Breathe Easy

This article explains everything you need to know about air pollution. You’ll learn about its makeup, causes and impacts on health as well as how to prevent, mitigate and avoid air pollution. We also leave you with ideas about getting involved to further improve air quality.

Get Help

If you or your loved ones are vulnerable to air pollution, check the air quality forecast before engaging in physical activity, particularly outdoors. Follow air pollution forecasts, such as DEFRA-Air or try the AirVisual app. The British Lung Foundation is also a great source for understanding forecasts and related health advice.

The Problem

What is air pollution?

Air pollution is any substance in the air that causes harm. The most common air pollutants are nitrogen dioxide (NO2), sulphur dioxide (SO2), ozone (O3), carbon monoxide (CO) and particulate matter less than 10 micrometres (PM10 or PM2.5) – that’s about 1/5 of the diameter of a human hair! These pollutants are invisible to the naked eye but can pose a danger when inhaled. The World Health Organisation (WHO) sets guideline limits for each of the pollutants, as well as indoor mould and dampness, although most of the world’s population lives in areas where these limits are exceeded.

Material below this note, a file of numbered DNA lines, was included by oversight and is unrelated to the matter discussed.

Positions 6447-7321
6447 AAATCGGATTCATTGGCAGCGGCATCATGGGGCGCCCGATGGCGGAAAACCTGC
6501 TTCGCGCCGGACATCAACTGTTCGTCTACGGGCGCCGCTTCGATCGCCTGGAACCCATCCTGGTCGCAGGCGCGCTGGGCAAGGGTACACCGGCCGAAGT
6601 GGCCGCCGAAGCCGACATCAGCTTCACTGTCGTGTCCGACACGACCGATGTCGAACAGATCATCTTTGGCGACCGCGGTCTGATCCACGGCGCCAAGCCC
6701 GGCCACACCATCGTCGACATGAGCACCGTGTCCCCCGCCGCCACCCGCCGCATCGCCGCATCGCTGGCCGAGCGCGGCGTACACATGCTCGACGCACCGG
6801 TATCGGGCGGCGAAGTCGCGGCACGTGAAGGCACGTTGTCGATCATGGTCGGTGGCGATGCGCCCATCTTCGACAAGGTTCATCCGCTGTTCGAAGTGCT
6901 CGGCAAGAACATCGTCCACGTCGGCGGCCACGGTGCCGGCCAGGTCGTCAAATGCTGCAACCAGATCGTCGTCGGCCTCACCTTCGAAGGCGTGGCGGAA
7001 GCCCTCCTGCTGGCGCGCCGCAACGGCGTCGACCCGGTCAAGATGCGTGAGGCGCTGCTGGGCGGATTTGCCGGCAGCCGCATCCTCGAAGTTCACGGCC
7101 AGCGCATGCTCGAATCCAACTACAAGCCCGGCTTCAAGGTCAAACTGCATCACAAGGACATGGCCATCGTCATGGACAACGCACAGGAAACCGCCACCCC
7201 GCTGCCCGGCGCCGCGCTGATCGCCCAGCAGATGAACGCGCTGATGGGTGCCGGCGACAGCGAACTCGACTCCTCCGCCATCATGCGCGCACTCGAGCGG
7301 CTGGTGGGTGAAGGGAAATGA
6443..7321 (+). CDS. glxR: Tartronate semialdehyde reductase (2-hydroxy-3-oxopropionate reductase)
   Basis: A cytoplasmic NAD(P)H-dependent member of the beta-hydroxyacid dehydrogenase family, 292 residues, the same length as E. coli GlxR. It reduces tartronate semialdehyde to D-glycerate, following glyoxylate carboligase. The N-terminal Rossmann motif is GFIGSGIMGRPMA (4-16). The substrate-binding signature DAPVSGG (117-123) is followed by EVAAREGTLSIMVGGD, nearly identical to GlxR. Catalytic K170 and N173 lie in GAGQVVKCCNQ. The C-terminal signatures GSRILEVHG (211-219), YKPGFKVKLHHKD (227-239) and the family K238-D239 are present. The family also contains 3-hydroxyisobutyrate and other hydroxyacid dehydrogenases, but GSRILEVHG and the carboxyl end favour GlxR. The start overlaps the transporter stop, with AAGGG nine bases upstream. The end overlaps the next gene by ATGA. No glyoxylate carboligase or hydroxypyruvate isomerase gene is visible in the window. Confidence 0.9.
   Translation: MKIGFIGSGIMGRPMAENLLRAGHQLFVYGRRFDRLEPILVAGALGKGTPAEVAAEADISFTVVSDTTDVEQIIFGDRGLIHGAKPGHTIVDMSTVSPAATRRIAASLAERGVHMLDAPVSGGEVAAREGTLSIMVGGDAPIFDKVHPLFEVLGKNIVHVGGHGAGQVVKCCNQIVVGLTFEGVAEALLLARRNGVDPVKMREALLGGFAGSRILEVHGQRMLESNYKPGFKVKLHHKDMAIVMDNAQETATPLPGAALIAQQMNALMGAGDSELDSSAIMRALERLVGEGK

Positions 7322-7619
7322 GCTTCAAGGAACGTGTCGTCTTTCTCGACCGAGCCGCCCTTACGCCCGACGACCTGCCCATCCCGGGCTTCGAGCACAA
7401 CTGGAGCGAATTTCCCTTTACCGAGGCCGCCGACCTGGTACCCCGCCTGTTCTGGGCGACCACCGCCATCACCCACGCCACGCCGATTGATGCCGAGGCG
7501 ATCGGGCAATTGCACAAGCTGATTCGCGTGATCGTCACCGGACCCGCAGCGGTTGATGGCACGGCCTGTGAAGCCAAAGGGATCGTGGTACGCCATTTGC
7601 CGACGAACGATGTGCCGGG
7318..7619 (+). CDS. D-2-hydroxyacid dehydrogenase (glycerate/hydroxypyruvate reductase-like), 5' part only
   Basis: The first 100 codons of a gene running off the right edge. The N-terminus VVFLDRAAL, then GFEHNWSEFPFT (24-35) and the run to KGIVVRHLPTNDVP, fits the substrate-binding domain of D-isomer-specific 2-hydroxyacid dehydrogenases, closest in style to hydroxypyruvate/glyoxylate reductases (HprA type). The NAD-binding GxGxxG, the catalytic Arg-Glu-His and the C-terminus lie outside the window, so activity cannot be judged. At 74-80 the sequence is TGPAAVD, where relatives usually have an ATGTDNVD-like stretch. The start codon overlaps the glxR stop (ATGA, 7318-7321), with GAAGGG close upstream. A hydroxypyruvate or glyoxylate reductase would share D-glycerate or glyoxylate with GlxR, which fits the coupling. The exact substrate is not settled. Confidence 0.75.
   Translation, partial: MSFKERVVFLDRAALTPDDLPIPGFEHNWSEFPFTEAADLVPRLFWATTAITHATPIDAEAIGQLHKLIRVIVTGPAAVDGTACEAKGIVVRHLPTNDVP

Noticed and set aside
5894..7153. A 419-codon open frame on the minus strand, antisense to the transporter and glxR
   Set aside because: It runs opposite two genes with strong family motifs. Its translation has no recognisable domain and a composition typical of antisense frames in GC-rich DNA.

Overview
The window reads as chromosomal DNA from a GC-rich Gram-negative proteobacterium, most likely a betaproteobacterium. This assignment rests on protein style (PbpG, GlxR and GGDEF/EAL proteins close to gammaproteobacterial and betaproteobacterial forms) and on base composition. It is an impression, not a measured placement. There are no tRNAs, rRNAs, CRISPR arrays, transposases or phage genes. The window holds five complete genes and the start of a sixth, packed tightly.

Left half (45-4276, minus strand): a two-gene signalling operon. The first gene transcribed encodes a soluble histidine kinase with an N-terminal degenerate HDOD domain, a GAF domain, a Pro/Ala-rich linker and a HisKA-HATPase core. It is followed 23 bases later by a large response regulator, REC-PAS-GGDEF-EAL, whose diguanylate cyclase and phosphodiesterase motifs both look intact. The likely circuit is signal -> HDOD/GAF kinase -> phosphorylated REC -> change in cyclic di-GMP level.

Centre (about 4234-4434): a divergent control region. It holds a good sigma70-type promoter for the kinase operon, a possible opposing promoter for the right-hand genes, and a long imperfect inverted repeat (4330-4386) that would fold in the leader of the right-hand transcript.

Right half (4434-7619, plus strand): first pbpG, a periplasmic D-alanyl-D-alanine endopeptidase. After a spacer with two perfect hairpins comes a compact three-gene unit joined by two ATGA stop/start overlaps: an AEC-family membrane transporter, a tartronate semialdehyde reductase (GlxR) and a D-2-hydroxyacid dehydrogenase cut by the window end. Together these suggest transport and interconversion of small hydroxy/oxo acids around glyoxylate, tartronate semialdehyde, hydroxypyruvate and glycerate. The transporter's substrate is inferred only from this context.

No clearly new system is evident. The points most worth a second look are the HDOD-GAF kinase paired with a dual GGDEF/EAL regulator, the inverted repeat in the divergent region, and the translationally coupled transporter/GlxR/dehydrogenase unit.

Causes of air pollution

Road traffic is the biggest contributor to air pollution, creating emissions from both tailpipe exhausts and tyre- and brake-wear. Industrial emissions, heating and cooking sources (including domestic gas boilers and wood burning stoves) also significantly reduce air quality.

Air pollution isn’t only experienced outdoors, however. Mould, dust and even pet hair can lead to poor indoor air quality.

Air quality fluctuates depending on weather, geography, distance from source emissions as well as a number of other factors. An immediate impact on air quality can be felt from events like marathons, when emissions are typically low, or bonfire nights and fireworks displays, when air quality is reduced.

Impacts on health

Air pollution increases the risk of some serious illnesses and can make existing health conditions worse. In the UK, an estimated 40,000 early deaths are linked to air pollution, specifically PM2.5 and NO2; in Southampton, that figure is about 110, mostly as a result of particulate matter.

People exposed to high levels of pollution may experience the immediate effects of irritated airways, shortness of breath and coughing, but existing respiratory conditions, like asthma and COPD, may also be exacerbated.

Long-term exposure to air pollution can increase the risk of developing lung and heart problems – even while in the womb. Research shows that air pollution: